Drug Metabolism

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Metabolism - conversion of pharmacologically active, lipid-soluble drugs into water-soluble and pharmacologically inactive metabolites

  • Increased water solubility decreases the Vd for a drug, enhancing its renal excretion and occasionally GI elimination
  • Without metabolism, highly lipid-soluble drugs would not undergo renal excretion and would circulate for years on end
  • Not all metabolites are pharmacologically inactive - some are active or even more active then their precursor drug

Rate of Metabolism

  • Determined by the concentration of drug at the site of metabolism, and by the intrinsic rate of the metabolism process
  • Hepatic blood flow determines delivery and therefore concentration of drug at the site of metabolism
  • Intrinsic rate of metabolism is determined by factors that influence enzyme activity - eg. genetics and enzyme induction
  • First-order kinetics - a constant fraction of available drug is metabolized in a given time period
  • Zero-order kinetics - capacity of metabolizing enzymes is exceeded resulting in metabolism of a constant amount of drug per unit time
  • Occurs in alcohol, aspirin and phenytoin at therapeutic concentrations

Metabolism Pathways

  • Oxidation
  • Reduction
  • Hydrolysis
  • Conjugation
  • Phase I reactions - oxidation/reduction/hydrolysis - increase a drug's polarity and prepare it for phase II reaction
  • Phase II reactions - conjugation reactions in which a drug/metabolites are covalently linked with a highly polar molecule to become more water soluble to aid excretion
  • Most drugs are metabolized by hepatic microsomal enzymes, but metabolism also occurs in plasma via Hofmann elimination/ester hydrolysis, and in lungs/kidneys/GI tract
  • Drug metabolism was evolved to protect against ingestion of toxic alkaloids in plants
  • Hepatic microsomal enzymes - principally located in hepatic smooth endoplasmic reticulum, but also found in kidneys, GI tract and adrenal cortex
  • GI tract has considerable metabolizing activity:
  • Cytochrome P-450 is found extensively in the GI tract, but is mostly found in the small intestine
  • The kidneys also oxidize and conjugate drugs and endogenous substrates using P450 and phase II enzymes

Phase I Enzymes

  • Enzymes responsible for phase I reactions include cytochrome P-450 enzymes, non-cytochrome P-450 enzymes and flavin-containing monooxygenase enzymes
  • Cytochrome P-450 Enzymes:
  • Membrane-bound heme proteins that catalyze metabolism of endogenous compounds
  • 450 means that the absorption peak is at 450nm when combined with carbon monoxide
  • Also known as the mixed function oxidase system or monooxygenases because it involves both oxidation and reduction steps
  • The terminal oxidase in the electron transport scheme
  • More than 50 CYP-450 enzymes have evolved and are named according to their sequence homology
  • CYP-3A4 is the most abundant, and CYP-3A4/5 metabolise more than half of all currently available drugs
  • CYP-2D6 is responsible for phase I reactions involving nearly 25% of all drugs
  • Microsomal enzymes catalyse most oxidation/reduction and conjugation reactions leading to metabolism of drugs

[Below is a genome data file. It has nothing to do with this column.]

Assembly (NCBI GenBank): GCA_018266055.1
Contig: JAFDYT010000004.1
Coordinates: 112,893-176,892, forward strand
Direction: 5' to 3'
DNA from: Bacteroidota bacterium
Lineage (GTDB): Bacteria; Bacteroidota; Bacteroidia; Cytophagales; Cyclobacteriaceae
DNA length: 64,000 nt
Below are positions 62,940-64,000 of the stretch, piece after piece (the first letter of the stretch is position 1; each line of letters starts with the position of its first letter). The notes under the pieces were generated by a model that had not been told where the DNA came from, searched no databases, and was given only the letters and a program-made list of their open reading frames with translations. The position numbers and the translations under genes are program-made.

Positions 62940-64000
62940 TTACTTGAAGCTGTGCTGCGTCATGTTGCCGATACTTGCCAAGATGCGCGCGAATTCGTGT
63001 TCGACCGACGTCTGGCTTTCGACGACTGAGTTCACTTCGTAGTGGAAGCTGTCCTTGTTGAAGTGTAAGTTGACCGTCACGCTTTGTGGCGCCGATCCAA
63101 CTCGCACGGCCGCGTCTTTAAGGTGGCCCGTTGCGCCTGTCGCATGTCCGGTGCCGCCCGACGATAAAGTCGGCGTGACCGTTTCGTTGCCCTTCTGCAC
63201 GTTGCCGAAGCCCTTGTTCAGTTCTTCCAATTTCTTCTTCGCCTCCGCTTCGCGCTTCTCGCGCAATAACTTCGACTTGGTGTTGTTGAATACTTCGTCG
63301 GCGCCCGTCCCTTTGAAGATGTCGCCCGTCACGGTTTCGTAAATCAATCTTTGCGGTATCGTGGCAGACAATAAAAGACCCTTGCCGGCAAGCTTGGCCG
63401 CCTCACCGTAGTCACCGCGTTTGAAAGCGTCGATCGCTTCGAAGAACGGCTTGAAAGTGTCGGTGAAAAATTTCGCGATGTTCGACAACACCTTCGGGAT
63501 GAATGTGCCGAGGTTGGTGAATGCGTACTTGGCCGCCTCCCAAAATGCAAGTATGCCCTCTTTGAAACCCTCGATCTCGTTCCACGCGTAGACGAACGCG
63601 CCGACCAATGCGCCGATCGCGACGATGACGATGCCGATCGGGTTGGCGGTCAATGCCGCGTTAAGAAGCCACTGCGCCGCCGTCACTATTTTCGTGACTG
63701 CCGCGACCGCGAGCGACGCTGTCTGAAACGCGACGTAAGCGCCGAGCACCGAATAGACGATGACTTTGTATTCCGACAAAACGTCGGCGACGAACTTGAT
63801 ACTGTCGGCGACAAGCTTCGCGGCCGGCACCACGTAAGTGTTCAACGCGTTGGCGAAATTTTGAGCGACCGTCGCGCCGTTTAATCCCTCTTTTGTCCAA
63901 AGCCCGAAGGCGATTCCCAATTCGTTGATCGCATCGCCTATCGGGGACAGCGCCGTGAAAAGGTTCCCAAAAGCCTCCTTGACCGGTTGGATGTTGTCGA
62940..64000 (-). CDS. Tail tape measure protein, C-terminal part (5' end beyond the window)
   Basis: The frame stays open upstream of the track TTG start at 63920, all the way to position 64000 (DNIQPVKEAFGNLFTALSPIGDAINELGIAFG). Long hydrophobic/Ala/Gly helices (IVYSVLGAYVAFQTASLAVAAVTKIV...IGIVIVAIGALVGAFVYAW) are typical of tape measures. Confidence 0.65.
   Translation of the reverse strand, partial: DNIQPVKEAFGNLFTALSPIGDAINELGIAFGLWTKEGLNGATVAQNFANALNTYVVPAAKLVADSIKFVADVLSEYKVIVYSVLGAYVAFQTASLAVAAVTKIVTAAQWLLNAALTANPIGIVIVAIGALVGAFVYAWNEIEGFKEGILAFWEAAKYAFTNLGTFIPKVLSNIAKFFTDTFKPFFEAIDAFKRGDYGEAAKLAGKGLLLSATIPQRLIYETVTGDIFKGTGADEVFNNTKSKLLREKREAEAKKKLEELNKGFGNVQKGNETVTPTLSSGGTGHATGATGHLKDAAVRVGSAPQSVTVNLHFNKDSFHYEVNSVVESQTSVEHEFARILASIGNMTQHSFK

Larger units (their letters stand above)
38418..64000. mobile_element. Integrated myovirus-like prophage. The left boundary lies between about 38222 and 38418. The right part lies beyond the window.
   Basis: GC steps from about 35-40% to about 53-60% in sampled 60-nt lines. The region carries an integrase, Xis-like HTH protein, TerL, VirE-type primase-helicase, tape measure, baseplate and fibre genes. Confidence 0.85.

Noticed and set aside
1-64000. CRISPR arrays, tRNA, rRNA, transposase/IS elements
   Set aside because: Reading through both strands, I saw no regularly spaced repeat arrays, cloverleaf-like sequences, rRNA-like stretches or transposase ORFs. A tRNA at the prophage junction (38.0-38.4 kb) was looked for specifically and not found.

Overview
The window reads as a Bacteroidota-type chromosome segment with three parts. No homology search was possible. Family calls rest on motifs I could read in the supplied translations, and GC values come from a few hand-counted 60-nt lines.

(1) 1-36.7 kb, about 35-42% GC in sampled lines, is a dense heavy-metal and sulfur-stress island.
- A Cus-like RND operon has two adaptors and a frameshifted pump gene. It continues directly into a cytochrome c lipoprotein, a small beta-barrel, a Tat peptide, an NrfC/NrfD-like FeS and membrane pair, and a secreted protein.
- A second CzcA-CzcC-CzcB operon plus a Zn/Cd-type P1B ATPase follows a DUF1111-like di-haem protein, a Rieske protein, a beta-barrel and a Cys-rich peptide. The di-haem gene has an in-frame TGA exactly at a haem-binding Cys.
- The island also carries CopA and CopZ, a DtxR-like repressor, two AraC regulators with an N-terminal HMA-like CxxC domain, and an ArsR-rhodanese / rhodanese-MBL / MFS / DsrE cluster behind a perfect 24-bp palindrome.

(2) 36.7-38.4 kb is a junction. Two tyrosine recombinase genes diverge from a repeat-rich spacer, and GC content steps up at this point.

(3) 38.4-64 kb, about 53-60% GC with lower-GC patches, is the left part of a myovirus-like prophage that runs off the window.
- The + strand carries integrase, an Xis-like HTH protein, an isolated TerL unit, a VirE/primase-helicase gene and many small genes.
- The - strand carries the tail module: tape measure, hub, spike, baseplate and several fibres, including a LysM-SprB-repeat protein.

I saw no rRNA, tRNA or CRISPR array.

• Rate of drug metabolism may vary sixfold due to genetics
  • Enzyme induction: the unique feature of hepatic microsomal enzymes in which drugs or chemicals stimulate their activity
  • Noncytochrome P-450 Enzymes:
  • Catalyse conjugation and hydrolysis primarily, and to a lesser extent oxidation and reduction
  • Principally found in liver, but also in GI tract and plasma
  • All conjugation reactions except glucuronic acid are catalyzed by noncytochrome P-450 enzymes
  • 1 in 2500 individuals are homozygous for "atypical cholinesterase which results in a dramatic prolongation in the effect of succinylcholine and mivacurium
  • Flavin-Containing Monooxygenase Enzymes:
  • Oxidise nitrogen/sulfur/phosphorus-containing compounds

Phase II Enzymes

  • Glucuronosyltransferases - catalyse the covalent addition of glucuronic acid to a variety of endogenous and exogenous compounds to improve water solubility
  • Glutathione-S-Transferase - primarily a defensive system for detoxification and protection against oxidative stress. Compound A nephrotoxicitiy in rats is attributed to GST-dependent activation
  • N-Acetyl-Transferase - N-acetylation is a common phase II reaction for heterocyclic aromatic amines eg. isoniazid

Oxidative Metabolism

  • Requires an electron donor (NAD) and molecular oxygen for their activity
  • The oxygen molecule is split, with one atom of oxygen oxidizing each molecule of drug and the other oxygen being incorporated into a molecule of water
  • Loss of electrons results in oxidation, whereas a gain of electrons results in reduction

Reductive Metabolism

  • Reductive pathways of metabolism involve CYP-450 enzymes transferring electrons directly to a substrate eg. halothane
Hydrolysis - enzymes responsible for drug hydrolysis do not involve CYP-450. Glucuronide conjugate hydrolysis occurs in the GI tract.
Conjugation - glucuronic acid conjugation involves CYP-450 enzymes. Glucuronic acid comes from glucose, and when conjugated to a drug/metabolite makes it inactive and water soluble
  • Glucuronide conjugates are rarely reabsorbed and are usually excreted in bile/urine
  • Reduced conjugation occurs in neonates due to reduced microsomal enzyme activity. This increases the risk of hyperbilirubinemia causing bilirubin encephalopathy.